Believe me - it makes a huge difference!  Try taking a picture of something continuous tone like a clear sky with the lens at say f2.8, then take it again with the lens at f11,  See the difference.  Of course this assumes you have dirt on your sensor!  :)  In fact dirt in the lens is unlikely to show up because it would be far too out of focus.  One of my old Nikon lenses has a big lump of fungus in between the glass elements, but you can't see it in pictures.

Jim
Title: Re: Tuscany in Mono. (and colour)
Post by: wolfnowl on July 12, 2012, 02:46:59 PM
Beautiful work.  Both of them!

Mike.
Title: Re: Tuscany in Mono. (and colour)
Post by: RSL on July 12, 2012, 03:03:18 PM
I wouldn't think that stopping down a lens would make any difference as far as seeing dust on the sensor is concerned. Are you sure it wasn't dust inside the lens? Zeiss lenses are great, but aren't sealed very well.

Pop, stopping down a lens always will show up problems on the sensor. To really get an idea of how much crud is on your sensor crank the focus on your lens in as close as it'll go, set aperture to its smallest hole, and shoot a blank blue sky without changing the focus.

Dust inside a lens will never make spots on your sensor.
Title: Re: Tuscany in Mono. (and colour)
Post by: popnfresh on July 12, 2012, 03:23:33 PM
I guess I need to stop down more often.
Title: Re: Tuscany in Mono. (and colour)
Post by: Eric Myrvaagnes on July 12, 2012, 04:18:04 PM
Oooh!!! The color one is fantastic, too!
Title: Re: Tuscany in Mono. (and colour)
Post by: RSL on July 12, 2012, 04:26:59 PM
I guess I need to stop down more often.

Try what I said just once. You may be shocked! Shocked! If you're not shocked at first sight, bring up Auto Levels. Be sure you're sitting down.
Title: Re: Tuscany in Mono. (and colour)
Post by: Dave (Isle of Skye) on July 12, 2012, 08:02:28 PM
Superb work Jim - I prefer the colour one myself by a long way, in fact I might even go as far as to say, it is the best landscape shot I have seen on this forum.  :)

Dave
Title: Re: Tuscany in Mono. (and colour)
Post by: michswiss on July 13, 2012, 01:14:36 AM
I'm definitely not a person to comment on landscape shots, but this one is quite special.  I can only imagine how wonderful it must have felt being there on that hill in the early dawn.  Magical.
Title: Re: Tuscany in Mono. (and colour)
Post by: Rob C on July 13, 2012, 03:50:26 AM
Also, Jennifer, one of the reasons people living in cities can get violent and depressed. Of course, folks in the stcks find their own reasons for doing and feeling much the same: the human condition, I guess.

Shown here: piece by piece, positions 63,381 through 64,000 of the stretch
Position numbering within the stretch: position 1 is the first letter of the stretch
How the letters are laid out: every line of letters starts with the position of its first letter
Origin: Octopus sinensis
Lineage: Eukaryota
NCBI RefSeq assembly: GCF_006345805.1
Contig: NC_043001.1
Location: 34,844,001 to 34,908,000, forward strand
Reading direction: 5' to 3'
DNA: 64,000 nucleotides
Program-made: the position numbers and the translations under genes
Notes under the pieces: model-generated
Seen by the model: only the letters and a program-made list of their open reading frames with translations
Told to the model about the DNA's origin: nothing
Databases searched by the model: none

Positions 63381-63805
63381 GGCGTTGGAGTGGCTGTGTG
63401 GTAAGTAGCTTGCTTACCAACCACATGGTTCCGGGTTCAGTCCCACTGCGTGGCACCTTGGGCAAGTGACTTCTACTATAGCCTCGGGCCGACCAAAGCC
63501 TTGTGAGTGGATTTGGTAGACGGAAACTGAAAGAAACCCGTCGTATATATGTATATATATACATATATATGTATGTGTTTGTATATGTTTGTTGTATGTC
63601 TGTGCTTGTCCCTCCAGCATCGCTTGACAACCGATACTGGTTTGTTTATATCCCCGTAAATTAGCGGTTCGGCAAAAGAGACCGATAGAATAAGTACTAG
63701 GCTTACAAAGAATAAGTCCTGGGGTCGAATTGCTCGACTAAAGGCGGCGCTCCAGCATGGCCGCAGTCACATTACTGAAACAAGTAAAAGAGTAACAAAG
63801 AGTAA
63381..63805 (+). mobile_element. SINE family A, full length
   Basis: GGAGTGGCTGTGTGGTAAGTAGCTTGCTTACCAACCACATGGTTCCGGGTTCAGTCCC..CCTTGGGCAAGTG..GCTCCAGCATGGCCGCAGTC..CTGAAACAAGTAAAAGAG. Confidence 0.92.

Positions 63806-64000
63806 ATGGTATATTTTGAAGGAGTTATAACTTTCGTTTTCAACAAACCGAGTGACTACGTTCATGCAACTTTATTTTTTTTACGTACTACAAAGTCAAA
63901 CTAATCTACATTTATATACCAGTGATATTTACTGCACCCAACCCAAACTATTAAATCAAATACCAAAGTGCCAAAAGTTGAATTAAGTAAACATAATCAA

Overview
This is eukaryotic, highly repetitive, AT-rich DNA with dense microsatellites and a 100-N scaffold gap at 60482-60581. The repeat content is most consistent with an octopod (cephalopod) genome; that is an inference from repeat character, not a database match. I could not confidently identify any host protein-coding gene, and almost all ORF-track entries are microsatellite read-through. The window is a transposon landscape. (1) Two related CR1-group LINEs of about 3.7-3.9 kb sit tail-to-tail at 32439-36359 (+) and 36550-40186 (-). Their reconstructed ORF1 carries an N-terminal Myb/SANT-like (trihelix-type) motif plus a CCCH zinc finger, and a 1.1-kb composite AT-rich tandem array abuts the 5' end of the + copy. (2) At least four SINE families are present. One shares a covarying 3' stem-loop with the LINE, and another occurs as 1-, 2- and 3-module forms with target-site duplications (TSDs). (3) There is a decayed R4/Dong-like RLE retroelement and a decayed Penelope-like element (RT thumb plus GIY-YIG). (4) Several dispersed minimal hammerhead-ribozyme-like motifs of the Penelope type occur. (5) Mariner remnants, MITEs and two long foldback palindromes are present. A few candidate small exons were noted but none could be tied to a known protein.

Parts of the Dordogne also allow for that sort of atmospheric display, though the 'design' of the place is quite different; a beautiful example of the genre, indeed.

Rob C
Title: Re: Tuscany in Mono. (and colour)
Post by: Jim Pascoe on July 13, 2012, 06:38:47 AM
Thank you all for your positive comments.  I really have no great skill in this but it is just important to get in place at the right time.  This last picture was taken three minutes before the previous colour picture, but looking a bit further to the east, and with a 135mm lens.

Jim
Title: Re: Tuscany in Mono.
Post by: jule on July 13, 2012, 07:53:22 PM
Thanks for the kind words Eric and everyone else.  Like I say, I am not a landscape photographer but more into people really.  Usually I am shooting at f2, and it was quite a change to stop the lens down for a change to f11 and use a tripod.  Amazing how dirty the sensor was though - never really noticeable at f2!
I have some colour pictures too and this is one of them, taken with the same Zeiss 50mm lens, this time before dawn.

Jim
This colour one has brought out not a very good quality in myself..  ENVY!!!!

:-)

Julie
Title: Re: Tuscany in Mono. (and colour)
Post by: sdwilsonsct on July 15, 2012, 04:46:47 AM
About 30 seconds later the outside light on the house went out.

Really, really nice, Jim. The porchlight is a big part of the strength for me. Inspirational.
Title: Re: Tuscany in Mono.
Post by: Jim Pascoe on July 15, 2012, 06:22:57 AM
This colour one has brought out not a very good quality in myself..  ENVY!!!!

:-)

Julie

Ah Julie - I know that feeling well.  Envy is something that is absent in every area of my life - except photography!

These pictures of Tuscany were taken on a photo workshop with a friend of mine, Ian Badley.  Ian had been to Tuscany before and decided to organise a workshop there - he normally runs them in the UK.  He asked me if I would like to help him run the training, and our wives would be on hand to help entertain the other photographers partners if necessary.  My area of experience is more in people photography, but my wife Nicky really wanted to go to Tuscany and so we went.  Ian had booked a hotel very close to the location of these pictures and we did several dawn shoots.  In addition we took the group into local towns including Sienna and here I was able to help the pupils with their street photography.  All in all it was a great trip and the dawn pictures alone made it worthwhile.  For landscape work I am now a firm convert to tripods and f11.  We are going to run the same workshop in the first week of May 2013.  The poppies were amazing too!

Jim